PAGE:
A suicide car bomber struck at the nerve center of Iraq's embattled security forces yesterday, killing 16 people and injuring 60 more in an attack on the Interior Ministry.
The attack came as Interior Minister Jawad Bolani was due to hold a meeting with police chiefs, and capped off a torrid 24 hours of carnage in which more than 60 Iraqis and five American soldiers had already been killed.
A security official said that eight police commandos were among those killed when the bomber detonated his cargo of explosives near a checkpoint outside the ministry's tightly-guarded compound in downtown Baghdad.
The blast was the latest blow to Prime Minister Nuri al-Maliki's campaign to convince Iraqis and the world that his government and security forces are up to the task of bringing peace to his bitterly divided country.
"The violence is on the decrease, and our security ability is increas-ing," Maliki said in an interview on Sunday with CNN. "I want to assure he who loves Iraq that Iraq will never be in a civil war."
Meanwhile, gunbattles between Iraqi troops and Shiite militiamen loyal to a popular cleric in the Shiite-dominated city of Diwaniyah left at least 34 people dead and dozens wounded, officials said yesterday.
The fighting broke out at about 11pm on Sunday when Iraqi soldiers conducted raids in three neighborhoods to flush out the militiamen and seize weapons, said army Captain Fatik Aied.
He said the fighting continued yesterday with the militiamen of the Mehdi Army, which is loyal to anti-US cleric Moqtada al-Sadr.
Shiite militiamen had set up checkpoints and taken over seven neighborhoods -- about half of the city -- while the army had retreated to other areas and was waiting for reinforcements from nearby Najaf, Aied said.
Dr. Mohammed Abdul-Muhsen of the city's general hospital said 34 bodies had been brought in -- 25 Iraqi soldiers, seven civilians and two militiamen. He said at least 70 people were wounded, but could not immediately give a breakdown.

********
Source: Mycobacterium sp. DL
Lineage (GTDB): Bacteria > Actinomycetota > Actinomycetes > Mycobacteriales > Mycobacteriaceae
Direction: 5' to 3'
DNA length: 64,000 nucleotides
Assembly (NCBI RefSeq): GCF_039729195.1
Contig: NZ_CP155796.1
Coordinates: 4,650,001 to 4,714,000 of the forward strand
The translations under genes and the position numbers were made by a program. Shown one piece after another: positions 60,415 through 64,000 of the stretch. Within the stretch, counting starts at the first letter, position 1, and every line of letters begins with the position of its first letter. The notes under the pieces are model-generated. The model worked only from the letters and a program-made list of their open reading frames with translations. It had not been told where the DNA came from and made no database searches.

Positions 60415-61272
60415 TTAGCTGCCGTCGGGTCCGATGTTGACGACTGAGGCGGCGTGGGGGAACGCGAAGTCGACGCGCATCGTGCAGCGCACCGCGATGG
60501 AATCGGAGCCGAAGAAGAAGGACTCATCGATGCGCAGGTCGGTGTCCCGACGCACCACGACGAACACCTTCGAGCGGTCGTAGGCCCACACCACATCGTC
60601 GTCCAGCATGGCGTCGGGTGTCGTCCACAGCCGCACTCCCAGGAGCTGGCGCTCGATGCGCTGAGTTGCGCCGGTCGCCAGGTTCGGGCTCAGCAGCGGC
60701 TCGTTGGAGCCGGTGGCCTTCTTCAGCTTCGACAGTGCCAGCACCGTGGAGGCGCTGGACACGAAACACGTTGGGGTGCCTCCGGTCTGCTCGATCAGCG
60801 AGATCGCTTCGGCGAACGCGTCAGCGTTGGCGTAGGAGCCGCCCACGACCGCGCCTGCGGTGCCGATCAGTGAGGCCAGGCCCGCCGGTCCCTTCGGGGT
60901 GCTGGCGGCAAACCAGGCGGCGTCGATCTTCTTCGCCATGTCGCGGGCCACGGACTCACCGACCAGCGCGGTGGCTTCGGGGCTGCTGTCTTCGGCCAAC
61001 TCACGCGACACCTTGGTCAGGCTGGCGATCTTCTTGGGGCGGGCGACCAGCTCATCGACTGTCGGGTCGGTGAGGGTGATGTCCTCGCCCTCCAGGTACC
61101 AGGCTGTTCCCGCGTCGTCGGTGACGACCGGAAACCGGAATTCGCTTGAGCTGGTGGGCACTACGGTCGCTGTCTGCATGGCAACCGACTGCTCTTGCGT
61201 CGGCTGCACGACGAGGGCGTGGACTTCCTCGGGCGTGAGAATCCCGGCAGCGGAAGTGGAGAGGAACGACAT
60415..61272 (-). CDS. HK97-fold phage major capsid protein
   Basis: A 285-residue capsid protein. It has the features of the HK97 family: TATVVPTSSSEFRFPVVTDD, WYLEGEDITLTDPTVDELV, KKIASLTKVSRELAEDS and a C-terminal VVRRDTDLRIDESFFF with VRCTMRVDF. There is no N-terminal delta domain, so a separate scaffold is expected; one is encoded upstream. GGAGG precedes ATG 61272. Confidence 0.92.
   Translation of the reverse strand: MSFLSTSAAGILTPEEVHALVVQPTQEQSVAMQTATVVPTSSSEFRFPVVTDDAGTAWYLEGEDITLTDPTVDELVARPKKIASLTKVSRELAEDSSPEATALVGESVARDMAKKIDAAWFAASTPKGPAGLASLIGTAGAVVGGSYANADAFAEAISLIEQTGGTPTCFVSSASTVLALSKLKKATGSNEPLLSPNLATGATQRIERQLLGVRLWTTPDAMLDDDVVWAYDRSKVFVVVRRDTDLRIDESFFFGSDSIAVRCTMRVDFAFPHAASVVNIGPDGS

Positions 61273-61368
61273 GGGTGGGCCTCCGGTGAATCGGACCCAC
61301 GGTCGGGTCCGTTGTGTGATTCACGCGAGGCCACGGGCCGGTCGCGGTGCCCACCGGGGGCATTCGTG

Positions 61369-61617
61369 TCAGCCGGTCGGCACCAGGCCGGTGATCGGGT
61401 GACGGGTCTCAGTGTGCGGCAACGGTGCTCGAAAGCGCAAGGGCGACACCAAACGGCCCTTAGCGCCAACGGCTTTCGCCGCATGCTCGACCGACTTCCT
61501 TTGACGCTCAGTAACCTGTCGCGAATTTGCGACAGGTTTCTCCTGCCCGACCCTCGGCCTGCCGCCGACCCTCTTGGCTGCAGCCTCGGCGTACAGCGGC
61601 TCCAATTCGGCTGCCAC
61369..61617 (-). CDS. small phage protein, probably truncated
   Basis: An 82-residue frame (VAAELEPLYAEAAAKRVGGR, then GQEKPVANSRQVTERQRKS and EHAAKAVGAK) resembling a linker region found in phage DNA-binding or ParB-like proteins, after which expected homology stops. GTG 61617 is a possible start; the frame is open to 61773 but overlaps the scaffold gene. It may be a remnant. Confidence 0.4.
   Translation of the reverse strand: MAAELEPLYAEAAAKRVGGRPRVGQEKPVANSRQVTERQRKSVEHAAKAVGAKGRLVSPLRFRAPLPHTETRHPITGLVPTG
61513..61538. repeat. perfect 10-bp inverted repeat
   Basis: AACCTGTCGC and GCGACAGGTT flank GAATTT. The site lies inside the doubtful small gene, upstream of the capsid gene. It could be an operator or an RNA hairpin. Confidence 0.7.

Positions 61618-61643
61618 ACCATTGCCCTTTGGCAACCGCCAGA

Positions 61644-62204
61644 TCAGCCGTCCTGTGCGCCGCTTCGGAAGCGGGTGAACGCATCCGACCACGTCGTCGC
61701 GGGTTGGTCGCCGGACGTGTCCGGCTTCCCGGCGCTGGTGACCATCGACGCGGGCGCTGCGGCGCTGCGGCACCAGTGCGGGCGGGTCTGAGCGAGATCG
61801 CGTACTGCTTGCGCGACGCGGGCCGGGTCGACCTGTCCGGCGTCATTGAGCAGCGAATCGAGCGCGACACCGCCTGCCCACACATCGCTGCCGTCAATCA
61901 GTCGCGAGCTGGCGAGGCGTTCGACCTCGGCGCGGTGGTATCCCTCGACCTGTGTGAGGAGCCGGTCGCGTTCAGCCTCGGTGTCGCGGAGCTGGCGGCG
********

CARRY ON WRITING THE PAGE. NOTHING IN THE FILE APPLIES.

Aied said the militiamen used rocket propelled grenades and automatic assault rifles. At least 10 militiamen had been arrested.
Sheik Adil al-Ansari, an al-Sadr aide based in Diwaniyah, blamed the army.
"It was an irresponsible act by the Iraqi army when they opened fire on the volunteers," he said, referring to the militia. "It [the fighting] is over now and a delegation from the province will go to meet Moqtada al-Sadr," he said.
"Moqtada al-Sadr ordered the volunteers to calm down, exercise self-control and resolve the problem," he said.
Diwaniyah, 130km south of Baghdad, is a Shiite dominated city where the influence of Mehdi Army has been gradually increasing. It already runs a virtual parallel government in Sadr City, a slum in eastern Baghdad.
In other developments, seven Iraqi civilians were killed in crossfire when US troops clashed with rebels in Baghdad's western, mainly-Sunni neighborhood of Ghazaliyah, a US military spokesman said yesterday.
He said clashes broke out on Sunday afternoon as an armored vehicle belonging to the 172nd Stryker Brigade was hit by a roadside bomb.
"The bomb attack was followed by an RPG [rocket propelled grenade] attack after which the soldiers returned fire. Seven civilians were killed in the crossfire," the spokesman said.
One US soldier was killed in the attack and another wounded, he said. A US military statement said that the second soldier had since died of his wounds.